Cortical Dynamics of Visual Motion Perception: Short-Range and Long-Range Apparent Motion
Rudd, Michael E.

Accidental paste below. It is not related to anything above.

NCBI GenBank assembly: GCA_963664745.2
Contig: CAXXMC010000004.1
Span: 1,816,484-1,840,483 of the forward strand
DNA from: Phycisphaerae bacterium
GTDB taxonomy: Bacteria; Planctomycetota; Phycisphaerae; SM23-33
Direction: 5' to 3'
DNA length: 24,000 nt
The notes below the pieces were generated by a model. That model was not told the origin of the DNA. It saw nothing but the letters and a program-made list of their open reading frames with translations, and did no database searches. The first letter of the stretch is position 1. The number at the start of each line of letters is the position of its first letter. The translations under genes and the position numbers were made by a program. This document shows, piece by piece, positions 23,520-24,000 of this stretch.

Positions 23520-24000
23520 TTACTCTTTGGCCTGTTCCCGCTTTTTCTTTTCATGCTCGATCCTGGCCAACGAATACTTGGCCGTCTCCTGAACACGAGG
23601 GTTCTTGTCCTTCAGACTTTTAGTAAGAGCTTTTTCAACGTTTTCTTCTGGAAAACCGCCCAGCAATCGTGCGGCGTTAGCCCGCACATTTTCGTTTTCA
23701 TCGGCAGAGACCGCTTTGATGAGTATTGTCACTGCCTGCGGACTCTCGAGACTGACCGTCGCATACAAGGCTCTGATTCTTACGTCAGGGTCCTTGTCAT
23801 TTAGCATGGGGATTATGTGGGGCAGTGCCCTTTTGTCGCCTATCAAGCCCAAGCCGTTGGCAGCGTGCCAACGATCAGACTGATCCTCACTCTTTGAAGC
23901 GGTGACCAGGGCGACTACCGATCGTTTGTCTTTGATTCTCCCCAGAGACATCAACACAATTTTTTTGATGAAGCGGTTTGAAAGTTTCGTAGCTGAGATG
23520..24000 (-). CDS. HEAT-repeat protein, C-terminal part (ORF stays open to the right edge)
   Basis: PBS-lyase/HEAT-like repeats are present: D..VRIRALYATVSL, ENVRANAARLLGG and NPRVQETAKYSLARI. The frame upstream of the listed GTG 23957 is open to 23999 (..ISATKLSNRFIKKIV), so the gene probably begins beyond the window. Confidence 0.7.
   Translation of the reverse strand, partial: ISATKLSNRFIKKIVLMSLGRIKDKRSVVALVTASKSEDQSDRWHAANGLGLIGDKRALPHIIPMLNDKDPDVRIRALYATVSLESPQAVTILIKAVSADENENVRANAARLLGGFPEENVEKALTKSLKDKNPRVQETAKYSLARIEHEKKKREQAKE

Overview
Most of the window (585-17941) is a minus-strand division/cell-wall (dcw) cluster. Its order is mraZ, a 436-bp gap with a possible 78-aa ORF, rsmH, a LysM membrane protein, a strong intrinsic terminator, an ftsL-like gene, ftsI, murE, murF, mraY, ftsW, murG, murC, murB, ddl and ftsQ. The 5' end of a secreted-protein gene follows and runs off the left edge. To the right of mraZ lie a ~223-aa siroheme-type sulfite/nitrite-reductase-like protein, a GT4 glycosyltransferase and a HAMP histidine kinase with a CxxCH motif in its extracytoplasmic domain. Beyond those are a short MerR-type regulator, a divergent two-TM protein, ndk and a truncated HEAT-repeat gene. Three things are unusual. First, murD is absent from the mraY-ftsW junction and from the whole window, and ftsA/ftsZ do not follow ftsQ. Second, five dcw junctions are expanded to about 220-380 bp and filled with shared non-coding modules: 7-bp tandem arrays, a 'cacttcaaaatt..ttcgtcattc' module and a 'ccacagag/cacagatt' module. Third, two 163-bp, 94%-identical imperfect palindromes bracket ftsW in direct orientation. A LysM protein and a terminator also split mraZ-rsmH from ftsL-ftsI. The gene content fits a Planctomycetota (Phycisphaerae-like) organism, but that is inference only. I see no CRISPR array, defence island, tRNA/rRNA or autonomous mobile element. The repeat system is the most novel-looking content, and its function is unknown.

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This article describes further evidence for a new neural network theory of biological motion perception. The theory clarifies why parallel streams Vl --> V2, Vl --> MT, and Vl --> V2 --> MT exist for static form and motion form processing among the areas Vl, V2, and MT of visual cortex. The theory suggests that the static form system (Static BCS) generates emergent boundary segmentations whose outputs are insensitive to direction-ofcontrast and insensitive to direction-of-motion, whereas the motion form system (Motion BCS) generates emergent boundary segmentations whose outputs are insensitive to directionof-contrast but sensitive to direction-of-motion. The theory is used to explain classical and recent data about short-range and long-range apparent motion percepts that have not yet been explained by alternative models. These data include beta motion; split motion; gamma motion and reverse-contrast gamma motion; delta motion; visual inertia; the transition from group motion to element motion in response to a Ternus display as the interstimulus interval (ISI) decreases; group motion in response to a reverse-contrast Ternus display even at short ISIs; speed-up of motion velocity as interflash distance increases or flash duration decreases; dependence of the transition from element motion to group motion on stimulus duration and size; various classical dependencies between flash duration, spatial separation, ISI, and motion threshold known as Korte's Laws; dependence of motion strength on stimulus orientation and spatial frequency; short-range and long-range form-color interactions; and binocular interactions of flashes to different eyes.
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